Wednesday, November 20, 2013
Ind. Decisions - "IBM, state in court Monday"
The Indiana Court of Appeals will hear oral arguments Monday in the legal battle over a $52 million judgment the state has been ordered to pay IBM over the failed attempt to privatize public welfare services under former Gov. Mitch Daniels.The story includes a timeline of the case.
The hearing is scheduled for 1:30 p.m. in the Indiana Supreme Court courtroom, with judges John G. Baker, Ezra H. Friedlander and Nancy H. Vaidik hearing the case. Both sides will get 45 minutes to argue their cases.
The state is appealing a Marion Superior Court judge's 2012 ruling awarding $52 million to IBM after the state canceled a contract Daniels had hailed in 2006 as the solution for fixing one of the nation's worst welfare systems.
Instead, the project ended with the state firing IBM in 2009 after hundreds of millions of dollars were spent for a system that generated widespread complaints of delayed benefits and impersonal interactions.
The dispute ended up in court, with the state trying to recoup more than $150 million of the $437 million it had paid IBM before scrapping the deal and IBM asking for $113 million for breach of contract.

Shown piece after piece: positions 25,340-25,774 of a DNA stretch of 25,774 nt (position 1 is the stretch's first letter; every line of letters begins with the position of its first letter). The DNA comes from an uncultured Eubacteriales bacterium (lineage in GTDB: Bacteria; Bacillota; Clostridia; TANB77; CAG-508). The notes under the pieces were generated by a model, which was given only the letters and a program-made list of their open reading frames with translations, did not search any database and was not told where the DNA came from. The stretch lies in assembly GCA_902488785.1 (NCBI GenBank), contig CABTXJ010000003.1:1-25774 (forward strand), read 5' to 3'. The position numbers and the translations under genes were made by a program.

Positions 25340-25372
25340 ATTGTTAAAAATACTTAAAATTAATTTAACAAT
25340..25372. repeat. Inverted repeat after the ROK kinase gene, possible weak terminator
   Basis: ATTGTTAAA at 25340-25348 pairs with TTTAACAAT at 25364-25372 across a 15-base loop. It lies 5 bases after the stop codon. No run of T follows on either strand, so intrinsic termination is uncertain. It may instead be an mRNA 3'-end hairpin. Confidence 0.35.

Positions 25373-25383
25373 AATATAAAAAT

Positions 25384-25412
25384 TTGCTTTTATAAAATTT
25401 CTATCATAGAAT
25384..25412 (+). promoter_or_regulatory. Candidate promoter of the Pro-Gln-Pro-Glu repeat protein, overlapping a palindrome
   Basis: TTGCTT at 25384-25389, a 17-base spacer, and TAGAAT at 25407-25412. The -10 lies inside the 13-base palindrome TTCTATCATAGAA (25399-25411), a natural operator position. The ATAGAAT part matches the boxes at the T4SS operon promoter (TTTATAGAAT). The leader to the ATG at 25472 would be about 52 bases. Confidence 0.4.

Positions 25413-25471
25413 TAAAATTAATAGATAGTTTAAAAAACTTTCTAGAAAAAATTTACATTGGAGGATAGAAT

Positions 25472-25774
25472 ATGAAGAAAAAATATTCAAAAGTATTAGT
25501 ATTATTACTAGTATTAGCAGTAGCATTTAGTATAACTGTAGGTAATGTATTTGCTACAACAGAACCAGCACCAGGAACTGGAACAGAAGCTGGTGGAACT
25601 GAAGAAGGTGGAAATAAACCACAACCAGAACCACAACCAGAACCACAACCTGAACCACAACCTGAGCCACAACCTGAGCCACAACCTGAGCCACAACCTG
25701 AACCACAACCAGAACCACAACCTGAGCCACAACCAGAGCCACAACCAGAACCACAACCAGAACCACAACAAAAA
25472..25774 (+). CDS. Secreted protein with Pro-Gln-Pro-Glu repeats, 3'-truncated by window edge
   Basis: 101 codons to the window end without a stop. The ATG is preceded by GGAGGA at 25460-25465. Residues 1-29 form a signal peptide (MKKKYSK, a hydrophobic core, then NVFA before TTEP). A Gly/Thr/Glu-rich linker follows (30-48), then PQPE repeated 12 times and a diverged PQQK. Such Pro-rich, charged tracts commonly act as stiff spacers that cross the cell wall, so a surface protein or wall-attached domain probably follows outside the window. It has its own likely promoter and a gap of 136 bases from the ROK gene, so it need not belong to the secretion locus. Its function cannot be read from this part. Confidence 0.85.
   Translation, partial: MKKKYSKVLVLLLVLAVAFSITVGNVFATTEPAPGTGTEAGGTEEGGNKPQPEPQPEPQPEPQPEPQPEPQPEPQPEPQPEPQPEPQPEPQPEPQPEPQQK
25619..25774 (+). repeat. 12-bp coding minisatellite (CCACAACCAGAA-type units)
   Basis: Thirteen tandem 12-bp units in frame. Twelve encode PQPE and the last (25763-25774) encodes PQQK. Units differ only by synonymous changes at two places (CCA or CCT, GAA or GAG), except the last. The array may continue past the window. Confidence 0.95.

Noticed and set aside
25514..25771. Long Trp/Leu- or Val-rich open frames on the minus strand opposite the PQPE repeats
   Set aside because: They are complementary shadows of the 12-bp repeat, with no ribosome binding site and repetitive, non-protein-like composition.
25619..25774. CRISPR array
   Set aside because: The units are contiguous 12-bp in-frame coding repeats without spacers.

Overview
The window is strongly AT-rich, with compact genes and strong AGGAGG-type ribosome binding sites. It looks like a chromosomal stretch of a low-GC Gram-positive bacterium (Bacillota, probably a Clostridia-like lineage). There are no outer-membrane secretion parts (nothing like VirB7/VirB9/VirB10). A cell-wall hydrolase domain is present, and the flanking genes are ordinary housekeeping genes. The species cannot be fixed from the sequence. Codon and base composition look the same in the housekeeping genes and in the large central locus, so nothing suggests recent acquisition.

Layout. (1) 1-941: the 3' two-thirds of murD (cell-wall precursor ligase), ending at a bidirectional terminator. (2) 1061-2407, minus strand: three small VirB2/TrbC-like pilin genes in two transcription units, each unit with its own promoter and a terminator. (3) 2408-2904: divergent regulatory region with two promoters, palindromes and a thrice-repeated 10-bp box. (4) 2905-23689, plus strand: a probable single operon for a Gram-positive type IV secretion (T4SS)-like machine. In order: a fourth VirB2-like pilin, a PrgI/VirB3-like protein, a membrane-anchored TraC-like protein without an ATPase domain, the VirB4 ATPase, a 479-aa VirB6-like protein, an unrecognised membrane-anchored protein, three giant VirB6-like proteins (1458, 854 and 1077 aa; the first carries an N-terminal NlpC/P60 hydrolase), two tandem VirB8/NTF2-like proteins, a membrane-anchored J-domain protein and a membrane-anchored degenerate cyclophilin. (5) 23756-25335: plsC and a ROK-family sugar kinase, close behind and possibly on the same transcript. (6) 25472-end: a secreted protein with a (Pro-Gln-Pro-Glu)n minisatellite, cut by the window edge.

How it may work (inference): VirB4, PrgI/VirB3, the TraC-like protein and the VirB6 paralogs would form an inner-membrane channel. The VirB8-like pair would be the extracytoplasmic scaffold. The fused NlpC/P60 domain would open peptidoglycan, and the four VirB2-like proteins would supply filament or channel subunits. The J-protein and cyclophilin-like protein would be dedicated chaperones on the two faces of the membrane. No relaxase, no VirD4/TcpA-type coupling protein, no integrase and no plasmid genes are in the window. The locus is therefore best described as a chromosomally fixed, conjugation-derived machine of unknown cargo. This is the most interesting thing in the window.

Marion Superior Court Judge David Dreyer ruled in July 2012 that IBM should get $12 million, mostly for equipment the state kept after canceling the contract, on top of the $40 million that he had ordered the state to pay IBM earlier.
In his ruling, Dreyer called taxpayers the losers in a "misguided" privatization experiment. And he cited trial evidence that showed the state, even while publicly praising IBM, was trying to cancel the contract because it would cost additional money the state didn't have to adjust what had been a flawed plan.
"Neither party deserves to win this case," he wrote in his 65-page ruling. "This story represents a 'perfect storm' of misguided government policy and overzealous corporate ambition. Overall, both parties are to blame, and Indiana's taxpayers are left as apparent losers."
At the time the trial concluded, the state had paid Barnes & Thornburg, the Indianapolis law firm that handled the lawsuit, $9.6 million.
Posted by Marcia Oddi on November 20, 2013 01:34 PM
Posted to Upcoming Oral Arguments